Tibet is the only one to quench Asia’s thirst for water: Sikyong
New Delhi — Addressing a conference in New Delhi, focusing the rivers that flow into the sub-continent from Tibet, Sikyong Dr Lobsang Sangay said "the lives of billions of people living in Asia are at risk as China builds large scale damming of the rivers in Tibet" which provide fresh water to downstream Asian nations.
The conference titled 'Only One Tibet to Quench Asia's Growing Thirst' organised by Tibet Policy Institute (TPI) was held in New Delhi, the capital of India, in collaboration with University of Delhi and the Foundation for Non-Violent Alternatives.
Speakers at the conference include Prof Sreemati Chakaraborti, Mr Thubten Samphel, Prof Abanti Bhattacharya, Prof Madhu Bhalla, writer Claude Arpi, among other environmentalists and experts.
Explaning the issue of Tibet is not only for 6 millions, but it has major ramification for a billion people in south Asia and South East Asian Nations, Sikyong said "Tibet is the only one to quench Asia's thirst for water."
"A billion people in Asia, including 400-500 millions people in China and over 500 million people in India, who survive on waters from rivers originating from the Tibetan plateau, are facing fresh water scarcity, he added, saying "you can clearly see conflicts and tensions, when a billion people face fresh water scarcity."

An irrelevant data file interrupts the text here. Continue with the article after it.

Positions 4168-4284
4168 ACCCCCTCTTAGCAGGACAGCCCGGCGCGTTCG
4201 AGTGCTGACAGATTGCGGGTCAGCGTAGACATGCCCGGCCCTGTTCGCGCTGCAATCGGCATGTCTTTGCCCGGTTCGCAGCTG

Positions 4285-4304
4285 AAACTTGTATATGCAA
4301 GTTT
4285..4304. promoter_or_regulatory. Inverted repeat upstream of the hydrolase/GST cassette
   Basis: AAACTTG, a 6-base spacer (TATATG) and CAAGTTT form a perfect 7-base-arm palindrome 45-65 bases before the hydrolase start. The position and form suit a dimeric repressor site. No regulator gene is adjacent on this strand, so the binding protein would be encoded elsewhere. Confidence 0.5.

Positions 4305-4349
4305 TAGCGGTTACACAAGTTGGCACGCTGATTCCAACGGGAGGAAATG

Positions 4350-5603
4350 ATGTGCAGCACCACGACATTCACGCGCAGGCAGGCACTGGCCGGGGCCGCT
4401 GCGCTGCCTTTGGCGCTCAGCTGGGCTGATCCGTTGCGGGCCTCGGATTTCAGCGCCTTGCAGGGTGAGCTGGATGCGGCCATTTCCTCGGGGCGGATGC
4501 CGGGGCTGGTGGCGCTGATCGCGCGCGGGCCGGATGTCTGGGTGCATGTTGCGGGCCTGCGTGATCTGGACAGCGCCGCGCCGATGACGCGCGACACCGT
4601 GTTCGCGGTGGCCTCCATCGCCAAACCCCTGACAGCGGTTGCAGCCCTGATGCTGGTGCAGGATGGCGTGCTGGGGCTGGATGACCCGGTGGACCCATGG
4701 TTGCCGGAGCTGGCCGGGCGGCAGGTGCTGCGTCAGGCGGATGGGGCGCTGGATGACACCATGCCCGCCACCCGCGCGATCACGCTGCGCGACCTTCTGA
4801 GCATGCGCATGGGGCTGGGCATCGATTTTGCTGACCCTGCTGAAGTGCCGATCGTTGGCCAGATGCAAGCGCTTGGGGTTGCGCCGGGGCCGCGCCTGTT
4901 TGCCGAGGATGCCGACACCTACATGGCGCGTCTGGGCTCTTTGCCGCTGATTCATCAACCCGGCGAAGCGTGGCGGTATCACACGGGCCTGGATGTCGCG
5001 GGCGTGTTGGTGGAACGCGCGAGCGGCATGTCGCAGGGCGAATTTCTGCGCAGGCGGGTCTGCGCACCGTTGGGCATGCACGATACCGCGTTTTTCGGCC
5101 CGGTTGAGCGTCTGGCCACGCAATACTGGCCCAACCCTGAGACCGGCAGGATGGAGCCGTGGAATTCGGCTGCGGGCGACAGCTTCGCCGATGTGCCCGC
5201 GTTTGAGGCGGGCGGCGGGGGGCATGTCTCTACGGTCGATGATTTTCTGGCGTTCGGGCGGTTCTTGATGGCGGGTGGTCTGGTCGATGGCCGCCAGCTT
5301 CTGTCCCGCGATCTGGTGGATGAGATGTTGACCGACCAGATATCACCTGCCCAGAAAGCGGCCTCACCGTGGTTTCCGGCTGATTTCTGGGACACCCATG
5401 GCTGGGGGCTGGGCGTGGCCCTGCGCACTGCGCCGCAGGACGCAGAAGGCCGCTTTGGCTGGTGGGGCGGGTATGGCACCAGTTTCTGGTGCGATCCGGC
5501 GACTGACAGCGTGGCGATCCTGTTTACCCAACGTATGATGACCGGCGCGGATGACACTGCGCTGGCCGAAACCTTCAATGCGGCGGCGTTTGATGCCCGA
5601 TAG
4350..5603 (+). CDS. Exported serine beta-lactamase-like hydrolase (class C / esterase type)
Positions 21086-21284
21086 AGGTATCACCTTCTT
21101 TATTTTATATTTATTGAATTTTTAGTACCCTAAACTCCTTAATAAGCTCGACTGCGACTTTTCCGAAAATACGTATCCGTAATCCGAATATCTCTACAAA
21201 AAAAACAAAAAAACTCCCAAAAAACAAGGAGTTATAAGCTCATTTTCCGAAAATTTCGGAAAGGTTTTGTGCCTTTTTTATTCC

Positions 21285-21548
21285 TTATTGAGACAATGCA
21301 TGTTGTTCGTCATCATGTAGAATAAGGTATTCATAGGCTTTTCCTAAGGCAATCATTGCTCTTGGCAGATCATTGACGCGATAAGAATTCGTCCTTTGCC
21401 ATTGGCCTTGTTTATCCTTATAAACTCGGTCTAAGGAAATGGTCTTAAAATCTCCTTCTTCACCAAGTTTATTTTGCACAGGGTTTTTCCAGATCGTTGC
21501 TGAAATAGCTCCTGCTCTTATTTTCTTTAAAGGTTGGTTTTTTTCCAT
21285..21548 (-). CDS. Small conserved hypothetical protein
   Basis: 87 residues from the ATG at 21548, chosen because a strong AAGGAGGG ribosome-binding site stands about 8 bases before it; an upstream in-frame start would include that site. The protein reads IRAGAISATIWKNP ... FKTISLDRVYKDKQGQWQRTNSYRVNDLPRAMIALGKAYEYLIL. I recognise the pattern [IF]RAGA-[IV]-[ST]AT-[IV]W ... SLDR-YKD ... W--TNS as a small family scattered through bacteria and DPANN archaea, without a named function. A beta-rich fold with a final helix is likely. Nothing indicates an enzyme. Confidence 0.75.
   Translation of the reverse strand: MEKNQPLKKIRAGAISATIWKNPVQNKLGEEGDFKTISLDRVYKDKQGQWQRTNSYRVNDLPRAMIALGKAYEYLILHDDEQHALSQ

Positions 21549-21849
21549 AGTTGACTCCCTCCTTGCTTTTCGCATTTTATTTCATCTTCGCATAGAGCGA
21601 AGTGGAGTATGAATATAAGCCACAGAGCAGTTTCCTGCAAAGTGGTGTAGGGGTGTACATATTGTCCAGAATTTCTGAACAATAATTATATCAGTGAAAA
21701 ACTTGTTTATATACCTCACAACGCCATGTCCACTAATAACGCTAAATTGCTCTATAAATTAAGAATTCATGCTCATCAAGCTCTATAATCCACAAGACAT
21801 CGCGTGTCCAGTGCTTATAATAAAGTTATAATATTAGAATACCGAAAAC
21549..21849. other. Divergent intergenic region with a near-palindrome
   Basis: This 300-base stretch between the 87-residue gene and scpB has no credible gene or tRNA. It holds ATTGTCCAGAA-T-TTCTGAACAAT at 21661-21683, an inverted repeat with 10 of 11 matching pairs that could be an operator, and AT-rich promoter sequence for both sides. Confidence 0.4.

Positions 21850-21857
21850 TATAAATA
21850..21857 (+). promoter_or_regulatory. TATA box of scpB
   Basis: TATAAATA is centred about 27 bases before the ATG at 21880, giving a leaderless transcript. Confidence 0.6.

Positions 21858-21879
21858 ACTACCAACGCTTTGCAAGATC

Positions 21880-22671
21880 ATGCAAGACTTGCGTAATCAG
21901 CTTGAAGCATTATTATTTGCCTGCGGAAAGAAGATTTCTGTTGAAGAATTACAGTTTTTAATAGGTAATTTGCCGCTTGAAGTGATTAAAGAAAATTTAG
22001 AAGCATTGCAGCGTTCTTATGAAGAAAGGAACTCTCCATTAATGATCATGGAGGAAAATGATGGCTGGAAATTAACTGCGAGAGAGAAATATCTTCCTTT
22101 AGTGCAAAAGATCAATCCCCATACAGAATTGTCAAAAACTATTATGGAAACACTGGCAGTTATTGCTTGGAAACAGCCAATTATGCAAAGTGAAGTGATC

"Water has become a strategic weapon for China," he said, adding, "China has not signed UN convention on Water Sharing," Sikyong said, while expressing his deep concern over the geopolitical tension, including war over water in Asia, as predicted by environmental experts.
"Environmentalists in China say China has built 87,000 dams, which are not only largest but dangerous too. China plans to build a dam on Brahmaputra larger than one on Yangze river, if that happens, what will happen to the flow of river to India and Bangladesh? he asked the audience.
"If China has the control on the flow of the river, it can have major implication for the crops in downstream countries," said the democratically elected political leader of the Tibetan people.
"Tibet, known as the world's Third Pole, has over 47, 000 glaciers which provide water to rivers on which survive 1.3 billion in Asia for freshwater," he further added.
What will happen for these billion people if the glaciers melt at this rate? That is the biggest challenge facing us today," he stressed referring to NASA predicts that 60% of Tibet's glaciers will melt in the next 40 years.
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